The Record

Monday - Friday, noon - 1:00 p.m. on KUOW

Most show segments are available online and as podcasts by 5 p.m. the day that they air.

Sound of the Day: What interesting sound do you hear throughout the day? Record 30 seconds and send it to us, along with the story behind it. Email it to record@kuow.org with “Sound of the Day” in the subject line.

Ways To Connect

education kid school
Flickr Photo/jeweledlion (CC-BY-NC-ND)

Marcie Sillman talks with Phil Talmadge, former Washington state Democratic legislator and former state justice, about the McCleary decision concerning education funding and how it's dividing government. 

Seattle Convention Center.
Flickr Photo/Dave Reid

Marcie Sillman talks with Visit Seattle CEO Tom Norwalk about the convention center expansion and how he believes it will benefit citizens. 

Marcie Sillman talks to Luke Timmerman, founder and editor of the Timmerman Report, about Juno Therapeutics and other biotech startups like Just Biotherapeutics that came out of the closure of Amgen's Seattle offices last year. 

Single-family homes such as this one in Greenwood could be rezoned to become a multi-family dwelling should draft proposals by Seattle's affordable housing task force come to fruition.
Courtesy of Hana Sevcikova

Mayor Ed Murray’s decision to step back from proposal to increase density in Seattle’s single-family neighborhoods is a disappointment, says a woman who played a big role in developing the plan.

Faith Pettis, co-chair of Murray's Housing Affordability and Livability Agenda committee, told KUOW’s Ross Reynolds that some people misunderstood that part of a much larger plan.

Vermont Senator Bernie Sanders, who is running for president in 2016.
Flickr Photo/Brookings Institution (CC BY NC ND 2.0)

Bernie Sanders, the independent senator from Vermont, hasn’t minced words calling for a political revolution, which could appeal to Washington’s liberal pockets.

“Liberal progressive candidates generally do well here, and I would say that would bode well for Bernie Sanders' prospects,” University of Washington political science professor Mark Smith told KUOW’s Ross Reynolds.

Promotional material for the Seattle Art Fair.
Facebook Photo/Seattle Art Fair

Marcie Silman talks to Jen Graves, visual arts writer for The Stranger, about the inaugural Seattle Art Fair and whether or not it will be good for local art and artists.

Halibut catch in Alaska.
Flickr Photo/Jay Cross (CC BY 2.0)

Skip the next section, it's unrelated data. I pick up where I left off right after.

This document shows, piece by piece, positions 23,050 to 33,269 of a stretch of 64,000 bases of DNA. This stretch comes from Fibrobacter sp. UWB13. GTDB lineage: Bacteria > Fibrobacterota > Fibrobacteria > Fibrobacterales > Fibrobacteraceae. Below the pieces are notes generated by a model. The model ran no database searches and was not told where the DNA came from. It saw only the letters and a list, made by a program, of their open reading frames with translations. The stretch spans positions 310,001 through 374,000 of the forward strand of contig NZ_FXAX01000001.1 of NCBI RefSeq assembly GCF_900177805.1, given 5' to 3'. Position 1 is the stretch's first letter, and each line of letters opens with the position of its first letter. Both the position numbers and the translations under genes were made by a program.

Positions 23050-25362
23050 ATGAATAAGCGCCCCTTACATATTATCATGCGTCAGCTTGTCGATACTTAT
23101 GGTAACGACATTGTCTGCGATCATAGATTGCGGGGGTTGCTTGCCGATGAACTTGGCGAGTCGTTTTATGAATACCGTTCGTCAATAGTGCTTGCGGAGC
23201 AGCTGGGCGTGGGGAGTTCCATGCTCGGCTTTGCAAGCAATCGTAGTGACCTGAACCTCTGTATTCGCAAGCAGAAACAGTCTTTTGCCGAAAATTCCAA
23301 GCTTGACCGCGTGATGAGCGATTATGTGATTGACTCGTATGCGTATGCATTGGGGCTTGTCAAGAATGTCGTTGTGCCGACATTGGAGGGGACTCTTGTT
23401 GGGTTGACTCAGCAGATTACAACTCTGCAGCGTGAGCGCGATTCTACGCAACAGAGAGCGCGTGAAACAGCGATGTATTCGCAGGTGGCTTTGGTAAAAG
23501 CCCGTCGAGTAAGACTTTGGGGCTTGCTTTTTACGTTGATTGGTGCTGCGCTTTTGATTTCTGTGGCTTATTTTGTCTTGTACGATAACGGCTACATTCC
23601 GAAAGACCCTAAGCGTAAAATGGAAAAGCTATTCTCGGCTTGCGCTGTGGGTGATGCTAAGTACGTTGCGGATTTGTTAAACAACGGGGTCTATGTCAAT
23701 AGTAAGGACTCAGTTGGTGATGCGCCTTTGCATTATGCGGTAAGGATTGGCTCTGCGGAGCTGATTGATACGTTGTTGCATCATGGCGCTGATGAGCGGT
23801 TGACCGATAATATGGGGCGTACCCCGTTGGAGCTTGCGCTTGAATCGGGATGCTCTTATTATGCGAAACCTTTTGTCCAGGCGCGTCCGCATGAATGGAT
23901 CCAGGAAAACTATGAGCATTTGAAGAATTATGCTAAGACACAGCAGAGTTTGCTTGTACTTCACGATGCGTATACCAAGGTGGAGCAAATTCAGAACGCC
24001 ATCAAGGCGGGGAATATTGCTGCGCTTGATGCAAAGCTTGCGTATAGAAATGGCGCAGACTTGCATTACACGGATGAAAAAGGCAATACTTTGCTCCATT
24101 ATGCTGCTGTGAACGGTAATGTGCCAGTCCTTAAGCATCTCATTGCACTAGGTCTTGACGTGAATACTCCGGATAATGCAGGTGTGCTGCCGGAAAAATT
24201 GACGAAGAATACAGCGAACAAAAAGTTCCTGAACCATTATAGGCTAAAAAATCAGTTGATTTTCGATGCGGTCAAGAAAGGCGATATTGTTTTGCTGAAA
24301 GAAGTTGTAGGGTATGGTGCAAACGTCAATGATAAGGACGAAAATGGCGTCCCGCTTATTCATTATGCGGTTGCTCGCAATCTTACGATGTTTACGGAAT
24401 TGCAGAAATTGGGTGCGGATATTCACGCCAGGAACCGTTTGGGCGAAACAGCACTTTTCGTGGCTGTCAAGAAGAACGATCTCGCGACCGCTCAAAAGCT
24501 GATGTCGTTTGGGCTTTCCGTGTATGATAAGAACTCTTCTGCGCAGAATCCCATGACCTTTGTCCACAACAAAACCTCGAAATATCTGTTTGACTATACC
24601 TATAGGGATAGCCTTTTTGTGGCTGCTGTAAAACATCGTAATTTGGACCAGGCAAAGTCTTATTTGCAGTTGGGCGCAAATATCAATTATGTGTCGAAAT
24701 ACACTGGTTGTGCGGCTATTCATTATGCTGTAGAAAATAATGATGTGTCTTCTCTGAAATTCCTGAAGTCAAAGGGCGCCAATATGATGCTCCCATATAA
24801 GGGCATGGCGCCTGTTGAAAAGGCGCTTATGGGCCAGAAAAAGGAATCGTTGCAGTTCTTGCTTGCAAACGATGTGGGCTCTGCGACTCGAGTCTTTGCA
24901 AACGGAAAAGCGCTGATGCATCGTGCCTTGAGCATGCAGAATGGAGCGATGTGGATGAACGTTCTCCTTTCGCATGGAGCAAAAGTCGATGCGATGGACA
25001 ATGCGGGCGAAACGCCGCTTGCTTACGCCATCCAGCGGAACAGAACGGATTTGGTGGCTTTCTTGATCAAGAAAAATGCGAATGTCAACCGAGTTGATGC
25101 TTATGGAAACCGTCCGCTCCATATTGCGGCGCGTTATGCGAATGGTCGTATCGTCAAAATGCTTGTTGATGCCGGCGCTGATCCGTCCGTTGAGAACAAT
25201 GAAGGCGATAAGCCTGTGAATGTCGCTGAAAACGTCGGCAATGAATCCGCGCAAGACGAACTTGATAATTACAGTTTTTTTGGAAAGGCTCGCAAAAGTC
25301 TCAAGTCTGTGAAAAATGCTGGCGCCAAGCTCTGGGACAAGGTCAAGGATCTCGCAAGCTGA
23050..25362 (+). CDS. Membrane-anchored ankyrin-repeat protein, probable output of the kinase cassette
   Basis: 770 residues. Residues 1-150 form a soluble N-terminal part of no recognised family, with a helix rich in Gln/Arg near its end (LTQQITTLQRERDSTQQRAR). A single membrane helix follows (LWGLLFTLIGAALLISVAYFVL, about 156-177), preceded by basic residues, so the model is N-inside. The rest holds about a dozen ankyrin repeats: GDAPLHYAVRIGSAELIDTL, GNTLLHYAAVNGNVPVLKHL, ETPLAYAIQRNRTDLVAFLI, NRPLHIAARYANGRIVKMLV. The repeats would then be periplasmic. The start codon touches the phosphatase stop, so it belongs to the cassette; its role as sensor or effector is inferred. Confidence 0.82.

Jeannie Yandel talks with Lee van der Voo, a Portland-based investigative reporter for Investigate West, about her reporting on how some sustainably-certified pollock and sole fisheries are actually harming small, Native halibut fishing communities in western Alaska. 

The Goddess Kring, aka Shannon Nicole Kringen, was a regular on Seattle public access TV.
Courtesy of ChannelingYourself.com

Think back to a time before the Internet, before Netflix … a time when cable TV had a mere 57 channels. It was the 1980s and ’90s, the heyday of public access television, a wild and wooly experiment we haven’t seen the likes of before or since.

Madeline DeFrees in 1967. The poet, formerly a nun, would tuck an envelope and pencil into the deep pockets of her habit to write when she had time.
Lee Nye via MadelineDeFrees.com

Madeline DeFrees published her first poem at the age of 12.

It was called “Sympathy,” written for a Portland newspaper poetry contest.

Ross Reynolds talks with Carol Wagner, senior vice president for patient safety at the Washington State Hospital Association, about some of the infections patients contract at hospitals. 

Electric vehicles charging on the state Capitol campus in Olympia, Washington.
Flickr Photo/Washington State House Republicans (CC BY ND 2.0)

David Hyde talks to Mercer Island Mayor Bruce Bassett about why he and others are trying to get Puget Sound Energy to reduce reliance on coal.  

Marcie Sillman speaks with Vaughn Palmer, columnist with the Vancouver Sun, about the Trans-Pacific Partnership (TPP) and the tension it has caused between the US and Canada. 

Courtesy of MOHAI/Staff Photographer at the Seattle Post-Intelligencer

Warning: If you live in Seattle, this might break your heart.

Once upon a time, Seattle was a pioneer in transportation planning.

City officials thought in terms of economic expediency and asked themselves, how could we get our residents around as quickly as possible? Thus, at the beginning of the 20th century, the streetcar system was born.

Flickr Photo/Japanexperterna.se (CC-BY-NC-ND)

The young woman was hiding in her closet upstairs.

She had called 911 because someone had broken into her home. She spoke very quietly.

Eggs
Flickr Photo/A.Davey (CC BY NC ND 2.0)

The perfect egg has dark orange yolk and a thick white. And when you crack it open, it acts as its own sauce.

Not, in other words, your typical grocery store egg, with a pale yolk that tastes like nothing.

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